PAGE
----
Ms Helen Bird

Why the cover up is worse than the Crime:  Recent Australian corporate governance scandals & what they tell us about corporate behaviours under the constant lens of social media.

Location: General Meeting to be held at the Alexandra Club.
Date: August 30, 2024
Time: 6.30 pm – 11.30 pm
Dress: Lounge suit

Helen Bird is a law and corporate governance expert, appointed as an Industry Fellow in the Law School at the Swinburne University of Technology and occasional senior lecturer in corporate governance at the Deakin law School.   Her research focuses on regulation, enforcement and corporate governance as the program leader of the “Regulation and Governance” research program run by Swinburne’s Social Innovation Research Institute.  Helen is also a panel member of the ASIC Corporate Governance Panel, a member of the Law Council of Australia’s Business Law Section Corporations’ Committee and a non-executive director of Market Forces Ltd, a non-profit climate activist company.  As part of her research translation work,  Helen is also a regular media commentator on corporate law and governance issues for ABC TV, Radio, Ausbiz TV, the Australian Financial Review and the Age newspapers.   Helen’s recent research has focussed on technology and corporate governance, workplace sexual harassment and corporate governance and ASIC enforcement patterns.

Channel 9, Country Road, Qantas, Optus, Star Casino, the ASX Limited, Tabcorp, PWC, ANZ Banking Group – are all Australian publicly listed companies that unfortunately share something in common.  In the last twelve months, each company has been the subject of major media attention for poor conduct – be it allegations of sexual harassment, poor customer relations, money laundering, technology failures, breaches of confidentiality arrangements, poor regulatory relations and/or bond trading manipulation.  In each case, the “story” started as a single instance of poor behaviour that quickly metastasized into a major governance scandal for the corporations involved, many of which are ongoing to this day.


While the misconduct in each case is scandalous, there is a greater concern at work here than the misconduct itself.  It concerns the way that these companies and many like them typically respond to allegations of misconduct.  Faced with allegations of misconduct, companies all too often favour the knee jerk response of “deny, deny, deny”.  When denial does not work, they fall back on the “few bad apples” defence. Only in the face of complete public humiliation, do they admit to a systemic or cultural problem within their corporation and forthwith commission their own “independent governance inquiry” into the matter.  When one takes account of the bad publicity, reputation loss, cost of lawyers, crisis managers and PR consultants, resulting executive departures and government inquiries, there can be no doubt that the cover up is far worse than the original crime.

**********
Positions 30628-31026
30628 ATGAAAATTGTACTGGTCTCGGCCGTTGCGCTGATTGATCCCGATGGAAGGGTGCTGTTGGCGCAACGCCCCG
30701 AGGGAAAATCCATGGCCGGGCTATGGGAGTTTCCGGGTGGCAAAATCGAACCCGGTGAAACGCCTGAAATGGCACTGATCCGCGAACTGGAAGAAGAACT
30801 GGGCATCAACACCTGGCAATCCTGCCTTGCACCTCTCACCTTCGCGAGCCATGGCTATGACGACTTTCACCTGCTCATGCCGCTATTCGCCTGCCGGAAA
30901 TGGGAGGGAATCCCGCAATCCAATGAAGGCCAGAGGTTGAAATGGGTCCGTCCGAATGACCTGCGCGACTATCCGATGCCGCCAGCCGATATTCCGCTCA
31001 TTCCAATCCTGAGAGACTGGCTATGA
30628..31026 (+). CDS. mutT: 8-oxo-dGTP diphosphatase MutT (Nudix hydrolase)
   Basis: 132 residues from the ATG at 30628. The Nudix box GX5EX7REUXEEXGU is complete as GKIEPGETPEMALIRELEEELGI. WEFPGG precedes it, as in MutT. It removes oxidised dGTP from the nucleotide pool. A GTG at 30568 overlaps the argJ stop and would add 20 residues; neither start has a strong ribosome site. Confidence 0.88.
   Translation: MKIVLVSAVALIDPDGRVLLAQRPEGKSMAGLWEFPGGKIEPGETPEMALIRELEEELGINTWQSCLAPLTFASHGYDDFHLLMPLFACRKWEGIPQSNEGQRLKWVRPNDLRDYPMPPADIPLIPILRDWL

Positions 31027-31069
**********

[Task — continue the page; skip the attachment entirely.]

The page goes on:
Sadly, none of these behaviours are novel or new.  Australian corporate governance scandals repeat well-worn patterns of brazen governance.  Why is that the case and what is the impetus needed for corporate behaviours to change?  In this presentation, drawing on many years of experience in observing, analysing and teaching corporate governance, Helen will traverse recent Australian corporate governance scandals, identify their common behavioural patterns, examine their underlying causes and suggest why investors (shareholders) already hold the keys to driving improved corporate governance in Australia.